Anyway, what I mean to say is that I would love to be able to read something about the history and use of these terms in the tradition. I don't feel like I know much in this area, apart from Justin Martyr referring to the "president" of the assembly. Does anybody know of anything I might be able to read?

Moving the Lord in First

I've crossed the line in my packing; my room now looks like I'm moving out. The shelves are empty and an obelisk of Corona and Brooklyn Brewery IPA boxes dominates the middle the room. Everything is off the walls except for the crucifix, because I shall need it to move.

See, I have some little rituals that go along with moving, and one of them is that I try to move the Lord into a space before anything else. I walk in with the crucifix and put it somewhere before I move in anything else. This particular crucifix is dear to me; it's a simple one of olive wood that I bought in Jerusalem in 1994. Because I was so picky about the plainness I was looking for, I got into a big conversation with the shopkeeper and ended up having to look at a photo album of his relatives in the States while we shared some bread and water.

I carried my new crucifix when we made the Stations of the Cross, and I have had it in my room ever since. That's a lot of places; since going away to college twenty years ago, I have lived at twelve different addresses, not counting summers. Throw summer assignments in there, and I have lived at seventeen addresses in five states and four countries.

My habit of 'moving the Lord in first' once helped me hit it off with a building superintendent and his assistant. One of them said, "Wow, a cool tenant." I consider that to be one of the greatest compliments I have ever received. To be fair, since they were still finishing up some painting, I took a break from moving to go across the street to get a sandwich from the deli, and I offered to get them something. So even if it was the sandwiches that made me seem cool, I like to think some of it was moving the Lord in first.

July 13, 2010

Catholic Foursquare

So, I have been using/playing with foursquare. What is my justification for introducing such a potential distraction and trifle into my life? Well, I have two; the first is ministerial and the second personal. First, I have always tried to conceive of my internet presence, in part, as a way for people--especially those who might be interested in religious life or discerning a vocation--to have a glimpse into what our life looks like, both inside the heart and in the activities of daily life. The foursquare application does some of this by revealing some of the places, movements, and activities of my days. Second, I have been constantly challenged in my religious life to 'get out more' and to be attentive to visiting confreres and friends. As a game, foursquare encourages me to do some of that stuff.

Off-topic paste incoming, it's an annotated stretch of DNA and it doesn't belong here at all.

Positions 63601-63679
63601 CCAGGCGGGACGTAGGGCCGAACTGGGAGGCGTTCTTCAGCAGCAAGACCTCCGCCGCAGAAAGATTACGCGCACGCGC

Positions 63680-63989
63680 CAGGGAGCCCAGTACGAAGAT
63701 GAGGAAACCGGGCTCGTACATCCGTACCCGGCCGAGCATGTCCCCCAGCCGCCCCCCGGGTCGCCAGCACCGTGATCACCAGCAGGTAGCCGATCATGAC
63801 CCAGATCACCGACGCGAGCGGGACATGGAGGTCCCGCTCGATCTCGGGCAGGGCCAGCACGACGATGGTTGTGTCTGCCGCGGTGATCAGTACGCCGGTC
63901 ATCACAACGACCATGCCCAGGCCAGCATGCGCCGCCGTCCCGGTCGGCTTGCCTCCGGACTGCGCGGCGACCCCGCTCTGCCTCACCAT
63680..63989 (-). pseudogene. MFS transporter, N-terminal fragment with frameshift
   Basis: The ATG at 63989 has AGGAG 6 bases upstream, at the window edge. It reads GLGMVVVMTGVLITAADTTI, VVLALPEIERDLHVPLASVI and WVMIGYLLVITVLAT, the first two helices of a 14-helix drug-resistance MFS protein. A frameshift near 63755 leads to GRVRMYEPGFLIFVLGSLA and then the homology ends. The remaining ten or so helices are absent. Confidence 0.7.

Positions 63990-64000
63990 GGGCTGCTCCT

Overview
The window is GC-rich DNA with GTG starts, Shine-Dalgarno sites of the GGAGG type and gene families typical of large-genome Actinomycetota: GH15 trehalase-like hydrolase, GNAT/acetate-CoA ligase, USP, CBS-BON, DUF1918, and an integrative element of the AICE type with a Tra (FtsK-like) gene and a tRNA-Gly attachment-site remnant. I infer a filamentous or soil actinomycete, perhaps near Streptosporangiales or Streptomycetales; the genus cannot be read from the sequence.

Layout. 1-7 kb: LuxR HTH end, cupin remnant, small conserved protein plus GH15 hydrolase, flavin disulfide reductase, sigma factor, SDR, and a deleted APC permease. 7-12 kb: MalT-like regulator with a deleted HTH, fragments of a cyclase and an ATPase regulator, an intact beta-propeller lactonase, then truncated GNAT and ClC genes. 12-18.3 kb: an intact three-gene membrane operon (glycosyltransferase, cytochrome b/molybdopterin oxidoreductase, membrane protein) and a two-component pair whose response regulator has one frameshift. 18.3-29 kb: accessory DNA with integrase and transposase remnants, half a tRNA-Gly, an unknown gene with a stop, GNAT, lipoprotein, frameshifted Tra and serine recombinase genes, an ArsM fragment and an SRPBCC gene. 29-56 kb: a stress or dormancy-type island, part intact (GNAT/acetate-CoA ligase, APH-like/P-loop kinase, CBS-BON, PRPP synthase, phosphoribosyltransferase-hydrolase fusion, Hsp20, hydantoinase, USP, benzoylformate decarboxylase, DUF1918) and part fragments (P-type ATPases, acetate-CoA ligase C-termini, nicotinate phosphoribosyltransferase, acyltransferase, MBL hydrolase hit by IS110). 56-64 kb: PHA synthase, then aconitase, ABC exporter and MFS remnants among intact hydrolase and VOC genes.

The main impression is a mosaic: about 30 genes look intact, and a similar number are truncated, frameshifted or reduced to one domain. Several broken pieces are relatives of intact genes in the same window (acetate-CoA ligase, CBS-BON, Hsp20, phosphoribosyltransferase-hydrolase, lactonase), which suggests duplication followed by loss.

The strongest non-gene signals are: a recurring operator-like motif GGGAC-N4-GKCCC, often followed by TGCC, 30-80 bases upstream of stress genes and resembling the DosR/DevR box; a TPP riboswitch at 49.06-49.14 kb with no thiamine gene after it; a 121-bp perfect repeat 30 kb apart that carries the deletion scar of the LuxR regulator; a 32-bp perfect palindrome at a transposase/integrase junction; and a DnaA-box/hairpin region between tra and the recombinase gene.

All that being said, the other day on the bus, having visited the foursquare "venues" St. Mary's Church, El Poblano Cafe, and "Ghetto" (i.e. "Getty") Square, I was thinking about the potential this application might have for Catholics. In playing foursquare, one can earn "badges" for checking in a certain number of times, for checking into a number of similar places, or with a certain number of people, as well as for many other little accomplishments. Several particularly Catholic badges come to mind:

Daily Communicant: That's five check-ins at daily Mass in one week!

Frequent Penitent: That's two check-ins for confession this month. Thanks for your good example!

Adorer: You've checked in at adoration in three different churches!

Triduum: That's all three stations of the Paschal Triduum liturgy for you!